13 Characteristics Worth Cultivating When Diagnosed With Cancer

by Jane Ashley

The diagnosis of cancer is often a shocking and traumatic experience, but we have to deal with the diagnosis. It has to be treated — ready or not; cancer doesn’t wait.

Cancer Diagnosis

So how do we cope? How do we learn to deal with the physical consequences of our diagnosis and the emotional ups and downs?
Part of the way that we cope is with cultivating and enhancing characteristics that we have, but that may lie hidden and seldom used. We all have these traits, and with a little coaxing and development, we can bring these attributes to the surface.

1. Common Sense. Good “ole” common sense can help prevent you from falling for scams and fake cures. Common sense is the 6th sense that people develop — it’s good, sound judgment gained from experience, not books. If something that someone tells you about cancer or its treatment seems too good to be true, it probably is. No diet will cure cancer. No spa treatment will cure cancer. And this saying is not true — it’s not cancer that kills, it’s the chemo — when someone says this to you, run (don’t walk) away.

Common Sense

2. Compassion. Compassion is having a deep feeling of sympathy or sorrow for someone who experiences adversity. Compassion is what all of us here at WhatNext have — we are truly sorry that someone else is experiencing what we have experienced. We look at that new face in the chemo room and realize that it’s their first chemo, and they are scared to death. We might speak to them with an encouraging thought if we are close enough. If we make eye contact, we’ll give them a smile and a nod, acknowledging that we understand how they feel.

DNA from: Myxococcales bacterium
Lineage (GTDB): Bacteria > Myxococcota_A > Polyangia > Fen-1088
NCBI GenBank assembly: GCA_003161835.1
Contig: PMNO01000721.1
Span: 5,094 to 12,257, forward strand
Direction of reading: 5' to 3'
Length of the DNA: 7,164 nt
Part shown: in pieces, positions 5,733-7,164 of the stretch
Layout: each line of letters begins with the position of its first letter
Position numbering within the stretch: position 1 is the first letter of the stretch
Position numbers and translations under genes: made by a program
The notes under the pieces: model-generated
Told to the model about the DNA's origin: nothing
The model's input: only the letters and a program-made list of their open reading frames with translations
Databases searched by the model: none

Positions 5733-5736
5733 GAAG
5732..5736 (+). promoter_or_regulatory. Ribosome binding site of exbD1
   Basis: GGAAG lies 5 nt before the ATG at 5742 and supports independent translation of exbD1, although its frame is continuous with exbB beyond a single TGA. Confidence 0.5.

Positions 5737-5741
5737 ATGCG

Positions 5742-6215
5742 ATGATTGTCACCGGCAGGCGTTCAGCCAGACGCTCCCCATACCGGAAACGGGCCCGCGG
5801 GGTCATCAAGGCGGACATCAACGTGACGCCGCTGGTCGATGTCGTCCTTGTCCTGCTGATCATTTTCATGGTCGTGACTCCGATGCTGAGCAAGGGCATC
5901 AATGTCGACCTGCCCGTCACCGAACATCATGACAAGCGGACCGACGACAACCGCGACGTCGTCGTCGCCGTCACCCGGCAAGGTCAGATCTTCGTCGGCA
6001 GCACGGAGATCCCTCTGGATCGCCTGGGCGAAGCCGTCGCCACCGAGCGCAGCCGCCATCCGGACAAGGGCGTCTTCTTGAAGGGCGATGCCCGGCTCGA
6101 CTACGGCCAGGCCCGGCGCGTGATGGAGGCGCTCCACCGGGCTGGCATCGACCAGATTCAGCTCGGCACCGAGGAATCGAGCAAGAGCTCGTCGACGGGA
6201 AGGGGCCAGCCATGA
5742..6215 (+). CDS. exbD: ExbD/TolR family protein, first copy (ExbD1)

3. Courage. Having courage and being brave are assets to anyone diagnosed with cancer. Courage is the ability to do something that scares you. Having chemo or immunotherapy requires courage. It takes courage to keep going to those daily radiation sessions. And to say that it requires courage to face surgery is an understatement. Surgeries are often long and complicated — the surgery leaves us with lifelong scars and disfigurements, but these surgeries are frequently the only option for a potential cure.

Courage

4. Creativity. Why you might ask, would creativity be useful if we’re diagnosed with cancer? Creativity is the ability to transcend traditional ideas and rules. Creativity is often associated with art, but creativity helps us transform the hopelessness and despair that we experience into a more positive outlook. Creativity helps us adapt to physical changes in our life — how to put on makeup to disguise a scar, how to manage an ostomy more effectively, and the obvious, create art of all sorts to distract us from the tough realities that we face.

5. Determination. Being resolute to stay the course during treatment and not give up can save your life. Determination helps us realize that a setback is not losing the battle or war. Setbacks require adjustments, so we must remain determined and keep on the course.